Sample $25 Grocery List and Menu

Prices are approximate and will likely vary a little by area. You may be able to beat these prices with great sales and/or coupons.

Regular Grocery Store, Aldi, or Walmart

1 canister of oatmeal –$2
1 gallon milk — $2.50
1 bag of apples — $3
1 bag of carrots — $1.50
4 bags of frozen vegetables — $4
1 bag of frozen chicken breasts — $7

Dollar Store

1 loaf of bread — $1
1 jar of peanut butter — $1
1 jar of jelly or honey — $1
1 bag of dried beans — $1
1 bag of rice — $1


Oatmeal with milk (add in some chopped apples, honey, or peanut butter to change things up a little)


Peanut butter and jelly sandwiches, apples, carrots


Beans and rice with steamed veggies on the side
Chicken, rice, and carrot soup
Baked chicken breast on a bed of rice, steamed veggies
Rice, chopped chicken, and steamed veggies mixed together and sprinkled with salt
Homemade refried beans, baked chicken, steamed veggies
Chicken and veggie stirfry served over rice

Yes, this isn’t a very exciting menu. But if you’re willing to scrimp for a few weeks and eat very simply, it will free up that extra $5 or so each week to start buying a few extra things that are on a great sale (like a bag of flour, like that incredible deal on strawberries — some to eat now, some to freeze for later, or that fantastic special on beef).

As you invest some of your grocery money in the rock-bottom specials and deals, this helps you to build up more of a stockpile so that, over time, you’ll be able to have more and more variety without increasing your budget.


Want to cut your grocery budget but don’t know where to start? I highly recommend checking out Grocery University. This step-by-step course has helped thousands of families lower their grocery budget — and it can help you, too! Read all about it here.

For more grocery-saving ideas, check out my 31 Days to a Better Grocery Budget series and find the best deals at your local store(s). Also, read my post Help! How Do We Cut Our Budget When There’s Nothing Left to Cut?

photo credit

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Ask Jesse: How do you feel about keeping life insurance as a form of inheritance?

My husband and I are currently switching our life insurance policies from whole life to term, thus resulting in better coverage for the same premium. We are wondering how you felt about keeping our life insurance as a form of inheritance for our three children (our youngest has severe autism). We are in our lower 40’s.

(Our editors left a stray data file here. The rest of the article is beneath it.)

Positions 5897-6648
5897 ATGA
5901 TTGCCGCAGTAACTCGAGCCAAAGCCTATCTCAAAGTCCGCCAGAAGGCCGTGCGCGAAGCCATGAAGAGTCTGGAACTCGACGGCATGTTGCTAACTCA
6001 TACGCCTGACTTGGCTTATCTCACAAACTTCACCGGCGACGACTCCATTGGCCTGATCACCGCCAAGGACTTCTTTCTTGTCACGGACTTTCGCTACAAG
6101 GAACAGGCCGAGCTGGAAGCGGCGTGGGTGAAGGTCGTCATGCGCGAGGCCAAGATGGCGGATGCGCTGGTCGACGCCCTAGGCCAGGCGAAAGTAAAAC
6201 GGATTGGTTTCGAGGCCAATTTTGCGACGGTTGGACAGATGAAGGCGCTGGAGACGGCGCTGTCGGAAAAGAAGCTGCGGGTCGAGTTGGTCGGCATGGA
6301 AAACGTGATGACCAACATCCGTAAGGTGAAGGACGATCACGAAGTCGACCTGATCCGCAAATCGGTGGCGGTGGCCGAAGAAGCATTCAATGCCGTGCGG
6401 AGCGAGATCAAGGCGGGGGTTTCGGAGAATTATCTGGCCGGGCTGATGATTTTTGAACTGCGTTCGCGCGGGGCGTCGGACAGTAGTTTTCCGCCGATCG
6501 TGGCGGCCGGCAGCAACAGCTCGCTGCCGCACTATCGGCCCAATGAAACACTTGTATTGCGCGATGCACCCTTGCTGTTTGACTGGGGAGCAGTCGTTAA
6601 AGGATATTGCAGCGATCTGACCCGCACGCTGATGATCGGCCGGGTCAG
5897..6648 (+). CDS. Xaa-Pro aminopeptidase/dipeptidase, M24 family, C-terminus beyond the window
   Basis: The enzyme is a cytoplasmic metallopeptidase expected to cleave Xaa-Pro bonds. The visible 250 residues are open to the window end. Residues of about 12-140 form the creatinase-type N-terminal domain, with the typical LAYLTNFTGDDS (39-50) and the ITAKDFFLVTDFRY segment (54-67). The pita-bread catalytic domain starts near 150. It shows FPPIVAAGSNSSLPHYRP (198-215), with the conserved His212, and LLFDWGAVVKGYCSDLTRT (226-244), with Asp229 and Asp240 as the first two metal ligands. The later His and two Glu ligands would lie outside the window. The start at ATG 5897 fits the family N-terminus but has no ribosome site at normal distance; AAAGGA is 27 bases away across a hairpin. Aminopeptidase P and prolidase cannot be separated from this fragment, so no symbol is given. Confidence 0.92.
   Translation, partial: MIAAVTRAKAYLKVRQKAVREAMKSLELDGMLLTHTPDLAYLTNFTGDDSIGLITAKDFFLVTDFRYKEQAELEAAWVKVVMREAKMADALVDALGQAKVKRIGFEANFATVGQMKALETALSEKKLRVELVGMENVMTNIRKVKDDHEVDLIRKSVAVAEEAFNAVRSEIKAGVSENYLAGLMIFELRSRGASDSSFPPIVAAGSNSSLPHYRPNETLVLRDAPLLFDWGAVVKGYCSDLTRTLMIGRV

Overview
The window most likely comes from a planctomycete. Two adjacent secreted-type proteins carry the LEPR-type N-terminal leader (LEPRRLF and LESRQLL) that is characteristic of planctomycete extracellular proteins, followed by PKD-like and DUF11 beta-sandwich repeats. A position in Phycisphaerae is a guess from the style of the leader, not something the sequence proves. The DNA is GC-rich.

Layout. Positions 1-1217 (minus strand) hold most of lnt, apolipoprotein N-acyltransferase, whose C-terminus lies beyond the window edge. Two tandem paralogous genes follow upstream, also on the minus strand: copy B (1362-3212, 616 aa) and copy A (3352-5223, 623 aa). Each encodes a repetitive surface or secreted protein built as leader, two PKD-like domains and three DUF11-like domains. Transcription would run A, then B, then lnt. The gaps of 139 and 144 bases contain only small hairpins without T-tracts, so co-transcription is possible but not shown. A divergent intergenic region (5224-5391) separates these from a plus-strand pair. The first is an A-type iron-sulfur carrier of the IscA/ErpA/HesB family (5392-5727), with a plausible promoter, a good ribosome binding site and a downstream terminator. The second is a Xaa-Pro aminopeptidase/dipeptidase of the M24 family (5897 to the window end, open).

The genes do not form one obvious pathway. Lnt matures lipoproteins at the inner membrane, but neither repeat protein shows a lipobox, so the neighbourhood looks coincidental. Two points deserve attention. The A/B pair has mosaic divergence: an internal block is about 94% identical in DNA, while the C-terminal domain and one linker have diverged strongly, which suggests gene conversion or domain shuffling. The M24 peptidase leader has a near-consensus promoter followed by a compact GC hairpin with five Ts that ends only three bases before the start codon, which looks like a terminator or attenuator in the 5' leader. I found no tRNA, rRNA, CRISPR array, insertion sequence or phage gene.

I understand the premium will go up as we grow older but we want to insure that all of our children, especially our son with a disability, is covered. He also has a special needs trust. – a reader

I applaud you for taking the bull by the horns and thinking long-term. It is not often that people, when still younger, not only think about but make preparations for the care of their children, in the event of your death.

I think it is important for anyone, whatever their age, if they have dependents, to make sure to have a lawfully executed will with guardians set up for their dependents. So many people do not have this and, instead, leave it to the state to determine who gets what and who takes care of the children, if both parents are gone.

The purpose of life insurance is to make sure your children have something to take care of them for their support and maintenance when you die. It should actually be called “death insurance” or “care insurance” but that is beside the point.

Because you have a special needs child, it sounds like you have done the necessary estate planning to make sure he is cared for with a special needs trust. This trust can be funded with life insurance by naming the trust as beneficiary of the life insurance. The trustee would then disperse and manage the money according to the terms of the trust, while the other children would be named as beneficiaries and get the money outright (unless they are minors at the time).

If you did not have the trust set up by an estate planning attorney, I would highly recommend it and have them look at the methods of funding. Most trusts go unfunded and the last thing you would want is to have this special trust not funded properly and your child not benefit from your planning. An ounce of prevention is worth a pound of cure.